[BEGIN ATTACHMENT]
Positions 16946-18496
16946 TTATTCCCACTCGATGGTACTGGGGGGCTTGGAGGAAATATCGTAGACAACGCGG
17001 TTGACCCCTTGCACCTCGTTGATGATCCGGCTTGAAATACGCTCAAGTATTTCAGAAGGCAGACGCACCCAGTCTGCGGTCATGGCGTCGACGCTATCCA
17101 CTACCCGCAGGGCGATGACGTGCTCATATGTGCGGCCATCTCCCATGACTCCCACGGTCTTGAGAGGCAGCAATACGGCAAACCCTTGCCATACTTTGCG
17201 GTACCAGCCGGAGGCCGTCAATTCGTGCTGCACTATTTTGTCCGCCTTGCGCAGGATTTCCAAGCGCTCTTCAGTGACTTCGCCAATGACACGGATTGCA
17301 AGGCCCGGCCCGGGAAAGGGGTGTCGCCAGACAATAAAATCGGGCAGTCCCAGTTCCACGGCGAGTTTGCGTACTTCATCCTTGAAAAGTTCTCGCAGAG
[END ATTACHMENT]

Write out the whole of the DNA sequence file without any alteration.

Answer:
Positions 16946-18496
16946 TTATTCCCACTCGATGGTACTGGGGGGCTTGGAGGAAATATCGTAGACAACGCGG
17001 TTGACCCCTTGCACCTCGTTGATGATCCGGCTTGAAATACGCTCAAGTATTTCAGAAGGCAGACGCACCCAGTCTGCGGTCATGGCGTCGACGCTATCCA
17101 CTACCCGCAGGGCGATGACGTGCTCATATGTGCGGCCATCTCCCATGACTCCCACGGTCTTGAGAGGCAGCAATACGGCAAACCCTTGCCATACTTTGCG
17201 GTACCAGCCGGAGGCCGTCAATTCGTGCTGCACTATTTTGTCCGCCTTGCGCAGGATTTCCAAGCGCTCTTCAGTGACTTCGCCAATGACACGGATTGCA
17301 AGGCCCGGCCCGGGAAAGGGGTGTCGCCAGACAATAAAATCGGGCAGTCCCAGTTCCACGGCGAGTTTGCGTACTTCATCCTTGAAAAGTTCTCGCAGAG